deal, persuade the boys that they need far more toys than they actually do,
blind even the clever with economic nonsense about offset benefits, involve
your most influential salespeople, especially if they happen to be your Prime
Minister, charge more than the goods are worth and smile all the way to the
bank as the country realises it paid too much for armaments it doesn’t need,
with no economic benefit to anyone other than the arms companies. (233)

But our leaders speak of corruption in abstract terms, not in terms of arms deals or the denial of ARVs to poor people. 

We cannot [allow] a permissive environment for corruption to flourish. 
Corruption is detrimental to long-term sustainable development.
Corruption costs and grand corruption costs even more. Corruption is
inimical to development; it perpetuates inequality … It reproduces
conditions of underdevelopment and poverty.  It is morally wrong and
offensive; it is illegal and it can no longer be tolerated.  We collectively
must dedicate ourselves to its eradication.
 (Minister of Public Administration, Geraldine Fraser-Moleketi at African Forum
on Fighting Corruption, March 2007)   (248)
Corruption in all its forms and manifestations, constitutes a process
that negates the democracy and development the ordinary people need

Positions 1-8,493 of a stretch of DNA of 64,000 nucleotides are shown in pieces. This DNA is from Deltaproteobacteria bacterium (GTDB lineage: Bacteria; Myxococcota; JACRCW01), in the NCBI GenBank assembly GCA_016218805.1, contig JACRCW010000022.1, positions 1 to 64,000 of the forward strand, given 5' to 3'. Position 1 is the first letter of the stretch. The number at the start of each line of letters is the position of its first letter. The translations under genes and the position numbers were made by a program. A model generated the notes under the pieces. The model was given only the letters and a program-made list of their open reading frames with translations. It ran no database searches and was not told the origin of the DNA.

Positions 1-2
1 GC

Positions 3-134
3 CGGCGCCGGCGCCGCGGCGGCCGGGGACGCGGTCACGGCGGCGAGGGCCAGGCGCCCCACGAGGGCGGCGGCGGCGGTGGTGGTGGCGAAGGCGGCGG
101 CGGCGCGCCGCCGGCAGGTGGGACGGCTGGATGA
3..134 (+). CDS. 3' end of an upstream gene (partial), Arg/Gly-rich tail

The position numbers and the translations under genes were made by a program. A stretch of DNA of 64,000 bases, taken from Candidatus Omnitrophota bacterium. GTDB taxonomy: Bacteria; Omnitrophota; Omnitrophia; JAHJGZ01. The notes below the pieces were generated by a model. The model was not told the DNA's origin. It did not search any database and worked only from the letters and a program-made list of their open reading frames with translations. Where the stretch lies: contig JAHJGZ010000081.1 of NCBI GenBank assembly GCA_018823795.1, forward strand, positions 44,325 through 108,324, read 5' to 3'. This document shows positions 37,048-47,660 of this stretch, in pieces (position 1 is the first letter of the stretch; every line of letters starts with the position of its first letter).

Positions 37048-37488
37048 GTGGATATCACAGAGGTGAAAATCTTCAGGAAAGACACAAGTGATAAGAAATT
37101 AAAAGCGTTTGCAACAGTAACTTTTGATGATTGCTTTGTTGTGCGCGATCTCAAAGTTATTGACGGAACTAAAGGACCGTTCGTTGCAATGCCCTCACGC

to transcend the boundaries of their world of poverty, underdevelopment
and disempowerment.
(President Thabo Mbeki at 5th Global Anti-Corruption Forum in Sandton,
April 2007.)  (248)

When a political party becomes entrenched, it knows that it can rule by fear, intimidation and bribery while it continues to pay lip service to democratic rights and values.   

In South Africa, we do not have a culture of democracy.  It wasn’t there before 1994 and it still isn’t here in 2010. Ours is a culture of corruption and crime.   According to Richard Dawkins, society is evolving towards more and more civilized norms and values.  If arms dealers control the world and prey on vulnerable governments, seducing them into criminal behaviour, we cannot look to leaders for the kind of evolution that Dawkins envisages.  If our leaders do not have the political will to create a democratic culture, then the future is indeed bleak.  We see already the huge problems that have developed in the provision of basic services, in the public health system, in the public school system, in unemployment and there is little that ordinary people can do about them as long as we continue to live in the reflected glory of the past rather than ensuring that our country becomes a real, not a sham, democracy.  We have to become freedom fighters.